There’s a lot of political discussion and content around, digital in form and nature, but profoundly impacting the day to day conversations and interactions of those not connected directly to these platforms. In a week that both the UNP’s Sajith Premadasa and the SLPP’s Gotabaya Rajapaksa released their manifestos, you would think then that the substance of these important documents would generate the most amount of engagement, or interest. You’d be wrong. In the space of a week, photos framing each candidate with his respective wife generated, by order of magnitude, more reactions on Facebook than content around the launch of each respective manifesto. At the time of capture, a photo with Rajapaksa tying a pirith noola on his wife, who was captioned as his ‘silent partner’, generated 17 times more reactions than content around the release of his manifesto. A photo with Premadasa and his wife in a train compartment on the way to Kandy generated 6 times more reactions than the video around the release of the NDF’s manifesto. One reading is that the discussions one is privy to in public spaces is driven entirely by emotive reactions to personal frames. A photo or selfie generates much more engagement than a manifesto. Reading seems to be the issue here, which is counter-intuitive in a country with very high adult literacy. Video on Facebook, for example, on rallies, conventions or press conferences, of each leading candidate, is viewed tens of thousands of times, at least, live and then over a short period, watched as a recording millions of times. It is not surprising anymore to find a video of a critical rally or speech to be viewed many more times than the population of Sri Lanka. So while manifesto appears to be moot, engagement with video clips, carefully staged photos that look authentic or spontaneous, video streams and memes (cartoons) are astronomical.

What does this mean for the presidential election? I would go as far as to suggest that the spectacle of releasing a manifesto is now more important than the manifesto itself. I was never entirely convinced manifestos made a difference in the exercise of franchise in Sri Lanka. I am now even less convinced they have any impact on voting patterns, the more manifestos are released in digital and even tri-lingual form on the web and social media. The critical appreciation or blind following of policy, party or politicians is through frames and media entirely independent of these large, professionally produced PDFs (do they even print these anymore, I wonder?). Even floating voters may not read carefully every single manifesto to select their preference. Last week, as I’ve done since 2010, I visualised the English manifestos of Rajapaksa and Premadasa to help voters quickly grasp what each candidate was interested in, focused on or promised. Rajapaksa, for example, doesn’t mention human rights once, and only talks about rights in the context of the disabled. His manifesto is easier to read and more tightly penned, but Premadasa’s has a stronger and wider focus on rights, though it is shorter and more loosely edited. Prima facie, the two manifestos and their emphases are almost indistinguishable – both candidates, for example, come out very strong on national security. This is in stark contrast to the declarations of Sirisena and Mahinda Rajapaksa in 2015 or between Sarath Fonseka and Mahinda Rajapaksa in 2010, where the difference in tone, thrust, frame and foci were immediately evident when visualised. In 2019, the devil – each candidate aside – is in the details. On the face of it, both Premadasa and Rajapaksa offer the same menu of options, just differently executed by individual, party, elder brother or extended family.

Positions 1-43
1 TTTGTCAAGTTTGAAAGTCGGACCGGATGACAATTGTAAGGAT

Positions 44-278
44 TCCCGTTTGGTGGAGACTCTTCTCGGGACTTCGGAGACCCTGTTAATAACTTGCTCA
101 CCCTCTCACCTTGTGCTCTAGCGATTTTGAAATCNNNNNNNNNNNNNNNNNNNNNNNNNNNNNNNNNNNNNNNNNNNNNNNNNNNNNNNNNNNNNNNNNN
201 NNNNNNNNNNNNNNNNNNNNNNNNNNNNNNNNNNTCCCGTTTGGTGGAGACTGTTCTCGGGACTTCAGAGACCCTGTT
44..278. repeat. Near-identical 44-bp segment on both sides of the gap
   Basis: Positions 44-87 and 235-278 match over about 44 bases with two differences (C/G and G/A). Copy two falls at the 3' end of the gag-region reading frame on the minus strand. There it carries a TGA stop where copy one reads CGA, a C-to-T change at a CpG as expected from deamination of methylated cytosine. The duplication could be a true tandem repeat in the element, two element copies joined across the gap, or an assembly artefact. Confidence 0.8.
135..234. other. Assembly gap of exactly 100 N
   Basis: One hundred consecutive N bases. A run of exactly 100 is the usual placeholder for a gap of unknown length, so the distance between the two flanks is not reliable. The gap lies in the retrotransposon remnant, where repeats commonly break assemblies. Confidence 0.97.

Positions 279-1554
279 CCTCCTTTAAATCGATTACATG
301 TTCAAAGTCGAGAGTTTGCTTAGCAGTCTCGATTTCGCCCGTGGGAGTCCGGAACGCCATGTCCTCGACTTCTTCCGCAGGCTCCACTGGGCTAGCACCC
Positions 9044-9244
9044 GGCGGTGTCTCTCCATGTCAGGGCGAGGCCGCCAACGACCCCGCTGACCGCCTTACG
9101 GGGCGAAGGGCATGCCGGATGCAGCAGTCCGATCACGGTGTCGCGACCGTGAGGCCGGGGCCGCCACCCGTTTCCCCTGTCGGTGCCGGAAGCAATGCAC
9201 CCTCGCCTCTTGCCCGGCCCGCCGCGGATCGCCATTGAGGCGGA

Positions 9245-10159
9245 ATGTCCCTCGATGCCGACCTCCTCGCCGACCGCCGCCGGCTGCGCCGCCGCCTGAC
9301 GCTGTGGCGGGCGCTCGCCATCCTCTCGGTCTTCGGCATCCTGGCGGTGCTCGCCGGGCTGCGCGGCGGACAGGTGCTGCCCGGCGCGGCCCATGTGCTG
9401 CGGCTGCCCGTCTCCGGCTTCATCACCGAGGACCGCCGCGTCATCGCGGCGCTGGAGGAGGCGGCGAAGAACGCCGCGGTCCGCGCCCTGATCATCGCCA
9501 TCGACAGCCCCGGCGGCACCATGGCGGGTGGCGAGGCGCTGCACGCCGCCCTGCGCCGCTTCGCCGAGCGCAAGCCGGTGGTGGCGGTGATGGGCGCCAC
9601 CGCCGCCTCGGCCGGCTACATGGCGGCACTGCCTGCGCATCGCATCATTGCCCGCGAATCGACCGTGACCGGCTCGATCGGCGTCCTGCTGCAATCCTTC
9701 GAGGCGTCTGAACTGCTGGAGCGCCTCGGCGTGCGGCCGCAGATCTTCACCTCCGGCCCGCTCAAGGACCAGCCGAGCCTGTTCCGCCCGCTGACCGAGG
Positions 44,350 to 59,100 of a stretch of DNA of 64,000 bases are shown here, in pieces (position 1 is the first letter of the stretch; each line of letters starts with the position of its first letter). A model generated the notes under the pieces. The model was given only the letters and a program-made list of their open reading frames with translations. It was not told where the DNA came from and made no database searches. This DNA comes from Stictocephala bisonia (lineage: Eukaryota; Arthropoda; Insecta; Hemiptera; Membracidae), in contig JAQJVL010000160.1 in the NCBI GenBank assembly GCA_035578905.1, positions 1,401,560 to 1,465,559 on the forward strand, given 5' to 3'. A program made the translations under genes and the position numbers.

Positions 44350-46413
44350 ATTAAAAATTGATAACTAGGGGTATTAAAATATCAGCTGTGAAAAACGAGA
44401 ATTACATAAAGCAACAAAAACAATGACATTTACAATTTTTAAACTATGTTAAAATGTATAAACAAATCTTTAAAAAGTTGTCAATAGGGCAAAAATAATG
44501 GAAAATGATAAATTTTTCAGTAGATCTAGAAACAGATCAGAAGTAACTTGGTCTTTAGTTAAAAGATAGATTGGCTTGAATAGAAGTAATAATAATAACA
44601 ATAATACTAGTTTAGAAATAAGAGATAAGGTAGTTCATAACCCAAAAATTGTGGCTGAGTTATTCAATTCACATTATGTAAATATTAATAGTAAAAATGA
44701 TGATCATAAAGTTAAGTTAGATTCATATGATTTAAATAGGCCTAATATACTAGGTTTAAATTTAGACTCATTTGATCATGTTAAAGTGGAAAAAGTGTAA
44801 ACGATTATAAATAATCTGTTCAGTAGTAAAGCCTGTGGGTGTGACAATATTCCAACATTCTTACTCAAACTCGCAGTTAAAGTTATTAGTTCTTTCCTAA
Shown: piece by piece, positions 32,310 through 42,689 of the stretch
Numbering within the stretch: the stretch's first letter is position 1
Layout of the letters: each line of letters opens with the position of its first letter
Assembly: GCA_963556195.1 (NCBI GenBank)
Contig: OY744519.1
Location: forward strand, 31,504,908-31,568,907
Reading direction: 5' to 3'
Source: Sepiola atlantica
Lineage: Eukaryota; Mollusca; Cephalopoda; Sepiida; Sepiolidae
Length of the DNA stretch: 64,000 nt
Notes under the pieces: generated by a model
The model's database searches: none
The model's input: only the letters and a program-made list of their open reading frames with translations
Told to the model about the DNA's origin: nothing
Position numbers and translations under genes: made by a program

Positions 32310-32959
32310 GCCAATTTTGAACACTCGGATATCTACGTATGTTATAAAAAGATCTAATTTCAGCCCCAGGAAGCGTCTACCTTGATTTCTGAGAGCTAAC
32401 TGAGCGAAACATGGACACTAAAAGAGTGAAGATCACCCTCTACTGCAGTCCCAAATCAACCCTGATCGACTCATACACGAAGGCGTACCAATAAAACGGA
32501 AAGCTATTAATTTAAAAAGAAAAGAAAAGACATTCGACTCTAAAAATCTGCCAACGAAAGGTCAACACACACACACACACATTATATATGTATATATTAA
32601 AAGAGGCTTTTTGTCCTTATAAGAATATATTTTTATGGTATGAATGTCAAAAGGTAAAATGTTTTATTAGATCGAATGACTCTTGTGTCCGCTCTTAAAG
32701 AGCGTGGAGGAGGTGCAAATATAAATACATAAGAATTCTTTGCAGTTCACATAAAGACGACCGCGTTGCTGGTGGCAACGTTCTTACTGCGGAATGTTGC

I would not be surprised to see the grandchild of Mahinda Rajapaksa appear in content that generates extraordinarily high engagement soon. The ‘aney me balanna’ and ‘like karanna nathuwana baa ne’ instinct are fueled by content many don’t know generate these reactions with a more pernicious intent. More than manifesto, political choice is today crafted by content that’s banal and basic. The emotive over the intellectual is something politicians have known and perfected for decades. Social media offers them new ways to pursue their dark arts. The virality of the missus over manifesto is proof of this. The test is how and if substance can win over soundbite, and policy over photograph.

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First published in The Sunday Island, 3 November 2019.